In an imagined letter to the author of My Gender Workbook, the author of this article recounts classroom discussions about gender identity that led to profound questions regarding the relation between sex, gender, and sexuality. The author argues that more conversation between bisexual and transgender perspectives would continue to unsettle conceptual frameworks for sexuality in helpful ways. The author finds special consequences in this conversation for the concept of gender, especially when it is considered as a reference point for self-exploration (...) and classification. (shrink)
In Search of Immortality: The Political Economy of Anti-aging Medicine Content Type Journal Article Category Original Paper Pages 267-279 DOI 10.1007/s12376-009-0020-x Authors Alan Petersen, Monash University Sociology Program, School of Political and Social Inquiry Clayton VIC 3800 Australia Kate Seear, Monash University Sociology Program, School of Political and Social Inquiry Clayton VIC 3800 Australia Journal Medicine Studies Online ISSN 1876-4541 Print ISSN 1876-4533 Journal Volume Volume 1 Journal Issue Volume 1, Number 3.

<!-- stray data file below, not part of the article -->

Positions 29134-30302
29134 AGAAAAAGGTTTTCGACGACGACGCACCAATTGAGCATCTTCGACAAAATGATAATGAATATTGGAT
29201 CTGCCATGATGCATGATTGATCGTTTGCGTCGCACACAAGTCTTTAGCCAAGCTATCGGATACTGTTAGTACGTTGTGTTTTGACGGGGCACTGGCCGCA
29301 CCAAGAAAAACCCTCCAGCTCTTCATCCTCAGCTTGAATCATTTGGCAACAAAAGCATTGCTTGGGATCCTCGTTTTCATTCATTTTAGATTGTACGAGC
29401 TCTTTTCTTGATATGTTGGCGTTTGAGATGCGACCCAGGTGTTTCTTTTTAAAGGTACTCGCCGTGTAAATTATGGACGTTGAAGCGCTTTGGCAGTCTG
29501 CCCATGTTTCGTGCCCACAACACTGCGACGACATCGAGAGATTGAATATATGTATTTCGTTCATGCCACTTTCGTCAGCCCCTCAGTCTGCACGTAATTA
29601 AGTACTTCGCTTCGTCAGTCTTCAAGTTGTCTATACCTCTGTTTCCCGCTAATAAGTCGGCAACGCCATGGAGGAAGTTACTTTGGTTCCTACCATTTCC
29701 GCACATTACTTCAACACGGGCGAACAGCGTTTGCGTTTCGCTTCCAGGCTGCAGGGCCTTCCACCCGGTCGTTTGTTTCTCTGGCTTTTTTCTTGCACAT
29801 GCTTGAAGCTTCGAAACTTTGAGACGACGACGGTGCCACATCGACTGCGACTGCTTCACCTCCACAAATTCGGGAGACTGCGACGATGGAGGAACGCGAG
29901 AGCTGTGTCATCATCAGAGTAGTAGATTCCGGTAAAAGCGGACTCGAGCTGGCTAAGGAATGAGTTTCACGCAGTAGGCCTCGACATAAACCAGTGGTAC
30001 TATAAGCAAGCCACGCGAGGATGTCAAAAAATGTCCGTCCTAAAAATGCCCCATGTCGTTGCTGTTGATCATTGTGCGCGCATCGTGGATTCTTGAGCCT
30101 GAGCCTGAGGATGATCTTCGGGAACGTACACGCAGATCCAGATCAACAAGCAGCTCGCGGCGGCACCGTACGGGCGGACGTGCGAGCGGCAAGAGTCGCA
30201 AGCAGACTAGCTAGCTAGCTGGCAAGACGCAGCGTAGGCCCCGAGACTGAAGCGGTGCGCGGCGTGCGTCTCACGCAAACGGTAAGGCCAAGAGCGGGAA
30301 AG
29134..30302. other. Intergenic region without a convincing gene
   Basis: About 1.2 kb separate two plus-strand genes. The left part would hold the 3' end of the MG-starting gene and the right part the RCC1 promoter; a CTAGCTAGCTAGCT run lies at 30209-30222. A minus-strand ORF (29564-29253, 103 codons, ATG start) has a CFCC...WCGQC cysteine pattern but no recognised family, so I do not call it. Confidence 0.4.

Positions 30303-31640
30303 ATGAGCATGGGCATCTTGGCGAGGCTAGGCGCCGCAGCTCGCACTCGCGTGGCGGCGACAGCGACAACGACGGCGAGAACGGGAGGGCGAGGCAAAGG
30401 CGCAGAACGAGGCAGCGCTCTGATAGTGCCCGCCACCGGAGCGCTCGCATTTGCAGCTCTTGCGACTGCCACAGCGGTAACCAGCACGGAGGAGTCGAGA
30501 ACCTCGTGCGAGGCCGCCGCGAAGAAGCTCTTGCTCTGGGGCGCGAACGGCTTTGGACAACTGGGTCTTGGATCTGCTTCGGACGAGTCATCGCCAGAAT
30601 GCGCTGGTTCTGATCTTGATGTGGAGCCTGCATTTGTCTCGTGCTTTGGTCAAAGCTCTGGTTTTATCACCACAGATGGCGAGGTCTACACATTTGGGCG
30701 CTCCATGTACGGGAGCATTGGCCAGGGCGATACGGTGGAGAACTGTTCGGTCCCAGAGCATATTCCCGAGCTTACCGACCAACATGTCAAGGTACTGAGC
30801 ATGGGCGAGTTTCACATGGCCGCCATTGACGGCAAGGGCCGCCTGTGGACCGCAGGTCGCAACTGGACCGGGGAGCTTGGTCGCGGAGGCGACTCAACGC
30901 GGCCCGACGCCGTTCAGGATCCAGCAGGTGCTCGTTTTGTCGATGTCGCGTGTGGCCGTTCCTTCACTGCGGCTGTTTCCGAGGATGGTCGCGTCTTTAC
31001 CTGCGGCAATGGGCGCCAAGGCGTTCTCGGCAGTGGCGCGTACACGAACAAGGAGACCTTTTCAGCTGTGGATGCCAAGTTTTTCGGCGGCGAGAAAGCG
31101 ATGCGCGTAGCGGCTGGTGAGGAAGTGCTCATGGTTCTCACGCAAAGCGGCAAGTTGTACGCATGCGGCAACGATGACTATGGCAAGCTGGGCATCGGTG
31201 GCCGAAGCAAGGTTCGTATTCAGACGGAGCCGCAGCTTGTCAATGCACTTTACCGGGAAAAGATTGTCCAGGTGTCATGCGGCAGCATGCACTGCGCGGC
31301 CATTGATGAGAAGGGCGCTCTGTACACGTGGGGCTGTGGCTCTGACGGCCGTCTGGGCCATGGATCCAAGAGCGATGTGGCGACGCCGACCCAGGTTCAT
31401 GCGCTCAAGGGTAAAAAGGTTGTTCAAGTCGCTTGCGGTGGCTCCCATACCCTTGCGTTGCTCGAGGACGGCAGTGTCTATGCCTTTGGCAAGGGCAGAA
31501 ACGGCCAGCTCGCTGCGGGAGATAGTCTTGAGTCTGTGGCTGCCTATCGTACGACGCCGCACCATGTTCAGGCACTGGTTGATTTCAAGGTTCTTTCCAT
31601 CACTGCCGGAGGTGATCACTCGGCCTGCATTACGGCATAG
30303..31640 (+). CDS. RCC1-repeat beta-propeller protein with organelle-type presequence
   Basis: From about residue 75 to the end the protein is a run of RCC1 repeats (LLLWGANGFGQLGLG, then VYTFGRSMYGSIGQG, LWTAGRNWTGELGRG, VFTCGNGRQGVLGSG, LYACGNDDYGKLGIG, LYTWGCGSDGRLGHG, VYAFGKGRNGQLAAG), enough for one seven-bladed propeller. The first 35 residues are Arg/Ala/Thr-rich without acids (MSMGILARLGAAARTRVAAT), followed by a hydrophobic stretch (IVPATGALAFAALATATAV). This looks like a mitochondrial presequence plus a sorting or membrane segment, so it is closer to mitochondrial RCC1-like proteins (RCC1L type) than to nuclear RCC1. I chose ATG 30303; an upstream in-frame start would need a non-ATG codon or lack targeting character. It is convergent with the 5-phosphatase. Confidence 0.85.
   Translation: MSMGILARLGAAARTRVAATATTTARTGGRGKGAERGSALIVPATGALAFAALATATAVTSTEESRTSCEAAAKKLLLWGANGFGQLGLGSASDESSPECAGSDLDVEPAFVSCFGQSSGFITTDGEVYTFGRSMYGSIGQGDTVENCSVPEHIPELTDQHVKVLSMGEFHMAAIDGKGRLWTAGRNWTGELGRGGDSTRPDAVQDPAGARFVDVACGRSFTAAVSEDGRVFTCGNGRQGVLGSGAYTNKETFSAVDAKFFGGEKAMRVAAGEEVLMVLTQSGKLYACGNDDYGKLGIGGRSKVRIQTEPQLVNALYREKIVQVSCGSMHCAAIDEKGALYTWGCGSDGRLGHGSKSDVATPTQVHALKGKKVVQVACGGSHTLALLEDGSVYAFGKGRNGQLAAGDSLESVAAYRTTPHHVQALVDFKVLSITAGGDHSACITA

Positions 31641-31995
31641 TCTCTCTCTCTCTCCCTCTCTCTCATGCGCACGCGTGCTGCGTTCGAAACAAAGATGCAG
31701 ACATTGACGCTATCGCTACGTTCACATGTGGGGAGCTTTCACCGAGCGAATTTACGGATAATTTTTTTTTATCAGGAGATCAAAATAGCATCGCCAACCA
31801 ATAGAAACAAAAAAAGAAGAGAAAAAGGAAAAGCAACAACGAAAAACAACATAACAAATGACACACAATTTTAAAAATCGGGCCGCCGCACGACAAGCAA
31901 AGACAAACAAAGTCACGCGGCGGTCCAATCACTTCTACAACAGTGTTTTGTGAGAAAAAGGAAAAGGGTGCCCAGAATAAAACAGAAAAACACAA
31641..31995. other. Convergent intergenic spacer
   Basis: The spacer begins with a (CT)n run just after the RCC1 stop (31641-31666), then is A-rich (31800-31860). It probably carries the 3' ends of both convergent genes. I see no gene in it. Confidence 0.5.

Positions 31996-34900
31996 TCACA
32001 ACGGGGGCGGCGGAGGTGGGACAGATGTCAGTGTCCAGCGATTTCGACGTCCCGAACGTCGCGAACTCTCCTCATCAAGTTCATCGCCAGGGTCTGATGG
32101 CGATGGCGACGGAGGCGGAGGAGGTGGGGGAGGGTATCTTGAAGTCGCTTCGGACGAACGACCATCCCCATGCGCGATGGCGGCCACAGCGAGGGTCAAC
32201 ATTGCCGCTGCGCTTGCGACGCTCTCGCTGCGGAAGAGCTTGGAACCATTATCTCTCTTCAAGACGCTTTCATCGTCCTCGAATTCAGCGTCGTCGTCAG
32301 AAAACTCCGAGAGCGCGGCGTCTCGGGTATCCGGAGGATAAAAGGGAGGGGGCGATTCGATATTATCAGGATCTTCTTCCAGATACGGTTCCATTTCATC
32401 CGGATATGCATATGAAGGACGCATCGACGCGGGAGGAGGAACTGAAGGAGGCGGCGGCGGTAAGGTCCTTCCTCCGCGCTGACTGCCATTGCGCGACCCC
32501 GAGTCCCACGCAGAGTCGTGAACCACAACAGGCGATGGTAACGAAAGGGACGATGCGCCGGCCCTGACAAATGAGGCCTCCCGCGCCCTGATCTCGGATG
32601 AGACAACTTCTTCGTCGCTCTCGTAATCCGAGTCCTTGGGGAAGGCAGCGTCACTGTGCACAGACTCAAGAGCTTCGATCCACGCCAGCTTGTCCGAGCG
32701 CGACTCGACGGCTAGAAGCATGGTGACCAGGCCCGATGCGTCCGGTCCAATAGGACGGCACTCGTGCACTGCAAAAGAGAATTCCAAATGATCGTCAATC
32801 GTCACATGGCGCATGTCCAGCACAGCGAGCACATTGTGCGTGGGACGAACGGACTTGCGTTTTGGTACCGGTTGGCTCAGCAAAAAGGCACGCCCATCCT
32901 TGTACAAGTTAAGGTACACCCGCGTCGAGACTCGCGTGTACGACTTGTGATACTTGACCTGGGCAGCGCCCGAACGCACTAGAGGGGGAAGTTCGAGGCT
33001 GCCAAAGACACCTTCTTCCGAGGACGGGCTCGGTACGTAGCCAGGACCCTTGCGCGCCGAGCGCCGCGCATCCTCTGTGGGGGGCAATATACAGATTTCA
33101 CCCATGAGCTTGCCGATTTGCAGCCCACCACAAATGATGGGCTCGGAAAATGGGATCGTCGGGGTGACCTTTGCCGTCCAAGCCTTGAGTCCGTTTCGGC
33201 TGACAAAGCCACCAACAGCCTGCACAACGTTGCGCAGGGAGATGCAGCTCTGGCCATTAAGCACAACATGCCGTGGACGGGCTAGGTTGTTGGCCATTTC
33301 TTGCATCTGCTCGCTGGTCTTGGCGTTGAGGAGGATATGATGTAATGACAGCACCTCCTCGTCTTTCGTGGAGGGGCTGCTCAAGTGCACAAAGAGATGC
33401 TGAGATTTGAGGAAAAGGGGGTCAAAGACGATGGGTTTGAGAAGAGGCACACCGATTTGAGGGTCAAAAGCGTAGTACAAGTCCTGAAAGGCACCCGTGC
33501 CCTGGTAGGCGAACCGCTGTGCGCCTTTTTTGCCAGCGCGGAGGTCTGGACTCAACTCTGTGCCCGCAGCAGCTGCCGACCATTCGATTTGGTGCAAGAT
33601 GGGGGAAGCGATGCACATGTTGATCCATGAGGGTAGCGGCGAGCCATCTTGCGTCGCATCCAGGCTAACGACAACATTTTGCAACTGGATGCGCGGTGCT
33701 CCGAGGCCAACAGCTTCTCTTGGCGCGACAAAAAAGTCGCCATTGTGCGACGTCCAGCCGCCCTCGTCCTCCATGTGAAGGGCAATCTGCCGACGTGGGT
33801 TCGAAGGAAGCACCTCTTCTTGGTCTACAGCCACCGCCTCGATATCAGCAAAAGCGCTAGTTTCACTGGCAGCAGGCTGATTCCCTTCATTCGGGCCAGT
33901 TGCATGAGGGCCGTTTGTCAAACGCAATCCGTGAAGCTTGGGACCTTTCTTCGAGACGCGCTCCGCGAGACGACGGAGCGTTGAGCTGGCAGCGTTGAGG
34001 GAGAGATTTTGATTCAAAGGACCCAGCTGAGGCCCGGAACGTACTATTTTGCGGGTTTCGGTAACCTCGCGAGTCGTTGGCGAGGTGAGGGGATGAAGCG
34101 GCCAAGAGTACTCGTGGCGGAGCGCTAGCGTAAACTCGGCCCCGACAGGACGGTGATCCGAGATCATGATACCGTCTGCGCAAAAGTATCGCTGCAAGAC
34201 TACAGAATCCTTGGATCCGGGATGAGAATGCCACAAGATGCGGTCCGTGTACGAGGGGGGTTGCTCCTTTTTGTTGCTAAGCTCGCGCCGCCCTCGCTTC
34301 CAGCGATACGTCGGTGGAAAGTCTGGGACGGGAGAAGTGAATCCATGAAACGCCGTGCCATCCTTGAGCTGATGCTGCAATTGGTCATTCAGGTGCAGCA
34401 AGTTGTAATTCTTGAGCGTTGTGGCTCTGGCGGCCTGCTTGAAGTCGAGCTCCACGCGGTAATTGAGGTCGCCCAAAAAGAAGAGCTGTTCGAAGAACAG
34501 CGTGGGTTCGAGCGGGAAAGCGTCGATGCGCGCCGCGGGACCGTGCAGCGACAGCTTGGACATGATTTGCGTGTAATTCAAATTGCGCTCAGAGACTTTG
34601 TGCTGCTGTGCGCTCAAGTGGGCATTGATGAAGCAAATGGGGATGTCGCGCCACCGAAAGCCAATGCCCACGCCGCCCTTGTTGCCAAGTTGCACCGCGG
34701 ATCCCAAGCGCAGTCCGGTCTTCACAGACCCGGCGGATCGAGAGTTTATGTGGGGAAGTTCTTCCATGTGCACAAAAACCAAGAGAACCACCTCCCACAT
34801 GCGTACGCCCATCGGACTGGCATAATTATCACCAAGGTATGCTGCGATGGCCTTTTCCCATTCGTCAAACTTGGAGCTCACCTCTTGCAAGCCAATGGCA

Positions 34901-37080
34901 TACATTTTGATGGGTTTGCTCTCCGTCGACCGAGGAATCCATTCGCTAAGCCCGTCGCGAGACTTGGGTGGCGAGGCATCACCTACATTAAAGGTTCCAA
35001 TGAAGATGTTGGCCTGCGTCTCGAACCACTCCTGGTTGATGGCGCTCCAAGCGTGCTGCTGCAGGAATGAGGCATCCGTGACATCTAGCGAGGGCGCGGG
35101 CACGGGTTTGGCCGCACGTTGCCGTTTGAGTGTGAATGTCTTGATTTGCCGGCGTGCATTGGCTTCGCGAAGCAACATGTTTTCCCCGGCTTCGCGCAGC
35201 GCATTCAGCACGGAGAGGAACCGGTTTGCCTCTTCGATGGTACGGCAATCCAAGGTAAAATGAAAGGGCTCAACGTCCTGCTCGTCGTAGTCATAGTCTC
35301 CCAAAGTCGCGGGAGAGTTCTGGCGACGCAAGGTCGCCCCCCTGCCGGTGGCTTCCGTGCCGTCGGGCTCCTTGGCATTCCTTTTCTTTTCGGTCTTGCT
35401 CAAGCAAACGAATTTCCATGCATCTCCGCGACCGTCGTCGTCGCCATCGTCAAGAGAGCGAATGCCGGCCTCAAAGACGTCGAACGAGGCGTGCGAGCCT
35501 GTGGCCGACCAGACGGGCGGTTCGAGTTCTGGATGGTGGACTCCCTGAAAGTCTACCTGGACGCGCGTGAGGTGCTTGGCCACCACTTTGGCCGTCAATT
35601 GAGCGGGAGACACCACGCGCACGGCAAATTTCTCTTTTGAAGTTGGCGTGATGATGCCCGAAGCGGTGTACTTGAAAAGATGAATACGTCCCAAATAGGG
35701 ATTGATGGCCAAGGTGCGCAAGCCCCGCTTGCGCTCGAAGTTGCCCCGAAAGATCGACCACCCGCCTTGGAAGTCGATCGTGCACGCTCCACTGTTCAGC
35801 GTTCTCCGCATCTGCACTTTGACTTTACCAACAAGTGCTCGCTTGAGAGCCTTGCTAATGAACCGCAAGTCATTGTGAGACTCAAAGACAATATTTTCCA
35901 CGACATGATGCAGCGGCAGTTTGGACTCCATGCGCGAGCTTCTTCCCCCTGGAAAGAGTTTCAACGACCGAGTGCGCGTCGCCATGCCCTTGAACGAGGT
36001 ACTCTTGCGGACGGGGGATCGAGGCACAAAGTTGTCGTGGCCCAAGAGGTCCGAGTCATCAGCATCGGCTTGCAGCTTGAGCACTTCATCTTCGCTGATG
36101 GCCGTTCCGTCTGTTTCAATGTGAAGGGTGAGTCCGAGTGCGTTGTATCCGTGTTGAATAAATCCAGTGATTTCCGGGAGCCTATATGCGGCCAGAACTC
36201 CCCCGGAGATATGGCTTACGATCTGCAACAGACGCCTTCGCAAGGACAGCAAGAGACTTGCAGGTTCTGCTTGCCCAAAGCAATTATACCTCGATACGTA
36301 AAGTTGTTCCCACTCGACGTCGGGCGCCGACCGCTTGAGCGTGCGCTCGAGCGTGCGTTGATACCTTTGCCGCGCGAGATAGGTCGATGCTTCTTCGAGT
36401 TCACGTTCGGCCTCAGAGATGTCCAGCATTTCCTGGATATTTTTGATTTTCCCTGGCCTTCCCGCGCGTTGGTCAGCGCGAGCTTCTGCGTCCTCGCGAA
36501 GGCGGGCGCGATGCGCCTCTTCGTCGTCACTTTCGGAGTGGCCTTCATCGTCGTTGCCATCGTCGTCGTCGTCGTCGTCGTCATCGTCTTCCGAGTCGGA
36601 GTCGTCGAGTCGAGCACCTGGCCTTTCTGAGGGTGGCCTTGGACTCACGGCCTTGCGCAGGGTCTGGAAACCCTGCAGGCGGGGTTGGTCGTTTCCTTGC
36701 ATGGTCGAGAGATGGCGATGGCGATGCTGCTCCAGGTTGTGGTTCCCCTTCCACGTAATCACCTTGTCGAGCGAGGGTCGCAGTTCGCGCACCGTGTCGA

As a teacher and philosopher, Dr.Kate Lindemann has spent much of herprofessional life thinking about morality inhuman relationships. Critical analyses aboundabout the obligations and particularresponsibilities of health care providers topatients, teachers to students, etc. Suchanalyses often emphasize the inherentinequality, and thusvulnerability, of those who are the recipientsof care or knowledge. Though familiar with theethics of care as a moral framework, Dr.Lindemann's perspectives on such relationshipswere profoundly affected and foreveraltered after acquiring a brain injury in1998. The current manuscript describes how (...) herviews on caring acts as not only dynamic butreciprocal have been shaped by her experiencesduring rehabilitation andas a person now living with disability. (shrink)